Several limitations of this study should be mentioned. First, those who had undergone medical examination at urban cities were recruited as participants in the HEXA study; thus, they may not be representative of the South Korean population, especially those who do not participate in health examinations or lived in rural areas. Therefore, thyroid cancer survivors selected from HEXA participants may not be representative of all thyroid cancer survivors as well. Second, thyroid cancer survivors who died before the study or were hospitalized or in care centers did not have the chance to participate in the HEXA study. Third, thyroid cancer survivors were identified based on the response to the question regarding past disease history; therefore, the determination of the study population may have been faulty. However, previous study on cancer survivors identified the target populations in the same manner as us . Self-reported cancer history has been reported to be valid, especially the positive predictive value of thyroid cancer was 96.1%, which was the highest compared to other cancers . Fourth, information on thyroid cancer stage and specific treatments was not available. In addition, patients with other cancers prior to thyroid cancer were included in the analysis as thyroid survivors, despite patients with multiple sites of cancer have distinct characteristics compared with other cancer survivors with single site. However, as the number of patients with other cancer histories was smaller than that of all thyroid cancer survivors (24 of 924), the effect on the analysis results is considered to be insignificant. Fifth, unhealthy behaviors such as smoking, drinking, and physical inactivity could have been under-reported because of social desirability bias. Finally, we applied baseline data of the HEXA study, thus temporal relationships or causality could not be assessed.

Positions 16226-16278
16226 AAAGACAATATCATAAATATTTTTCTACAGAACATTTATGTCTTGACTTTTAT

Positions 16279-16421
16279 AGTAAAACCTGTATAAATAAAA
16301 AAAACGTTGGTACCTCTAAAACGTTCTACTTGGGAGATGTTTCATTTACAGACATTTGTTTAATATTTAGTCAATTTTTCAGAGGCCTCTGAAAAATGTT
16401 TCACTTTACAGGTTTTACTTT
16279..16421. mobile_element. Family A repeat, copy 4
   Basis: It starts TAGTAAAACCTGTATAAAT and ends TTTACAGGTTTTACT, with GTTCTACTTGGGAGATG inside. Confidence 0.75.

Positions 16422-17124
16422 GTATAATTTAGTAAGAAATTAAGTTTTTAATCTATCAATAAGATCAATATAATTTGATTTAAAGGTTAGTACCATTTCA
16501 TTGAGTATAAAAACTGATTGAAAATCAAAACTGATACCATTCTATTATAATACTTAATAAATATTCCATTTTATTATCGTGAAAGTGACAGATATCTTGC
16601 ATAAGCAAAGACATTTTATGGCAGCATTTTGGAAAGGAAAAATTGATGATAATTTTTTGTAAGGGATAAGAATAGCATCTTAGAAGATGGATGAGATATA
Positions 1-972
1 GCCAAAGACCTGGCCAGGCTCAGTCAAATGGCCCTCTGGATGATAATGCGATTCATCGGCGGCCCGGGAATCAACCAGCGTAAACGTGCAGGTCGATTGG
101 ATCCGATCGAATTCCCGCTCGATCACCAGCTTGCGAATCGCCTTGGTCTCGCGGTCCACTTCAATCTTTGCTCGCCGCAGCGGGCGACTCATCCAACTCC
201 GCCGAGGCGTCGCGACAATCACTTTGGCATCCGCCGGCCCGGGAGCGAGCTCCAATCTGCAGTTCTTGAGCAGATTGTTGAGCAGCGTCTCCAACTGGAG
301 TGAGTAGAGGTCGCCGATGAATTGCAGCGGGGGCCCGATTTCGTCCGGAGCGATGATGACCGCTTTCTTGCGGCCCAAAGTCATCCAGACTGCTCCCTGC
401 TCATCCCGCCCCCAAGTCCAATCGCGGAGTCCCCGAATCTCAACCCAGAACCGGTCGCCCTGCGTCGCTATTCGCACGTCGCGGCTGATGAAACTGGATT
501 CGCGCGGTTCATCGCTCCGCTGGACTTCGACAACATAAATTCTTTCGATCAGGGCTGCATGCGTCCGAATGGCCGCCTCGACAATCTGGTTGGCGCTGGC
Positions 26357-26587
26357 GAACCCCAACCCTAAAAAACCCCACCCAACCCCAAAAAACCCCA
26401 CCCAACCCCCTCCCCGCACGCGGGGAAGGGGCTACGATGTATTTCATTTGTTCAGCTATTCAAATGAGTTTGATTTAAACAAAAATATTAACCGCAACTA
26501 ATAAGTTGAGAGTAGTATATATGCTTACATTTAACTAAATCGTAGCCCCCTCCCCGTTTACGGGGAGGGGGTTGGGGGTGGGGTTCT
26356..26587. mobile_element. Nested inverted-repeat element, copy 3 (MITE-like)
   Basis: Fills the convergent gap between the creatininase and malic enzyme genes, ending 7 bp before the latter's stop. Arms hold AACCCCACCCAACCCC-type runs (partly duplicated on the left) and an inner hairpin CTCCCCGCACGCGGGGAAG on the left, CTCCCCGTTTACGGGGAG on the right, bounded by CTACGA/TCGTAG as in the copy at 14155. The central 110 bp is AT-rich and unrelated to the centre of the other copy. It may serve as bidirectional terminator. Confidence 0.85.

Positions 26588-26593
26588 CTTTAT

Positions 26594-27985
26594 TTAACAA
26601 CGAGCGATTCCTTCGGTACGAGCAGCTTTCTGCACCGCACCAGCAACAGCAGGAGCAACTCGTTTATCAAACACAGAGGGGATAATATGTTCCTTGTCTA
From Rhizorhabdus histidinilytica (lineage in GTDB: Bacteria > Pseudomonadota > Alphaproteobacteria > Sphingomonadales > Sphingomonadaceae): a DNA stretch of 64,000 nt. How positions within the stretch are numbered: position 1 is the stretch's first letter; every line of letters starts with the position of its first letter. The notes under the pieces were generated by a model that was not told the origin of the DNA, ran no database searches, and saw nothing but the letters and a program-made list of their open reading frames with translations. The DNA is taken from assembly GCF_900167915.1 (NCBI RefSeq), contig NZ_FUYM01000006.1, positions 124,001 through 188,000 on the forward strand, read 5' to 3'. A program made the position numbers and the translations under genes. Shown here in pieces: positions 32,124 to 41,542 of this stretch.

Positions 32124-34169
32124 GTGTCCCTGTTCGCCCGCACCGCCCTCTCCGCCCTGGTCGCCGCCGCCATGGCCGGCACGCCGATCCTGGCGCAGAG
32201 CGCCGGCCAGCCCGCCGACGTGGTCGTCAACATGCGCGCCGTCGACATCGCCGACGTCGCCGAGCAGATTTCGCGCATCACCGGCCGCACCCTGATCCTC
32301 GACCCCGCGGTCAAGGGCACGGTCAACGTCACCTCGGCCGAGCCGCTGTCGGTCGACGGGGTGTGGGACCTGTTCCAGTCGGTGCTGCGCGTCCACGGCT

Despite these limitations, as per the authors’ knowledge, this is the first study to investigate health behaviors and their associated factors in a relatively large sample of thyroid cancer survivors. In addition, thyroid cancer survivors were matched by sex, age, educational level, and income to non-cancer controls to increase comparability between the two groups.
In conclusion, this study identified significant differences in the prevalence of thyroid cancer survivors and non-cancer controls based on several sociodemographic factors and health behaviors, such as smoking, alcohol consumption, and physical inactivity. Notably, we observed comparison of unhealthy behaviors among thyroid cancer survivors, which has not been reported in the literature. As thyroid cancer has a high survival rate and an increasing number of survivors, management, including health behaviors, is becoming an important issue. Compared to the non-cancer control group, thyroid cancer survivors had good lifestyles, but the clustering of unhealthy behaviors made it difficult to maintain good behaviors after thyroid cancer diagnosis. Based on identification of thyroid cancer survivors’ health behaviors, there is a need for opportunities to improve their quality of life through medical intervention.
The research was supported by the grant funded in 2019 by the Korean Foundation for Cancer Research, Seoul, Republic of Korea.
No potential conflicts of interest were disclosed.
Melissa A. Little, Robert C. Klesges, Zoran Bursac, Jon O. Ebbert, Jennifer P. Halbert, Andrew N. Dunkle, Lauren Colvin, Patricia J. Goedecke, and Benny WekslerJournal of Cancer Prevention 2018; 23(1): 44-50 https://doi.org/10.15430/JCP.2018.23.1.44
Tung Hoang, Jeonghee Lee, Jeongseon Kim, Boyoung ParkJournal of Cancer Prevention 2019; 24(4): 208-216 https://doi.org/10.15430/JCP.2019.24.4.208
Ji Soo Park, Beodeul Kang, Yehyun Park, Soo Jung Park, Jae Hee Cheon, Minkyu Jung, Seung Hoon Beom, Sang Joon Shin, Hyuk Hur, Byung Soh Min, Seung Hyuk Baik, Kang Young Lee, Joong Bae Ahn, Nam Kyu Kim, Tae Il KimJ Cancer Prev 2019; 24(1): 48-53 https://doi.org/10.15430/JCP.2019.24.1.48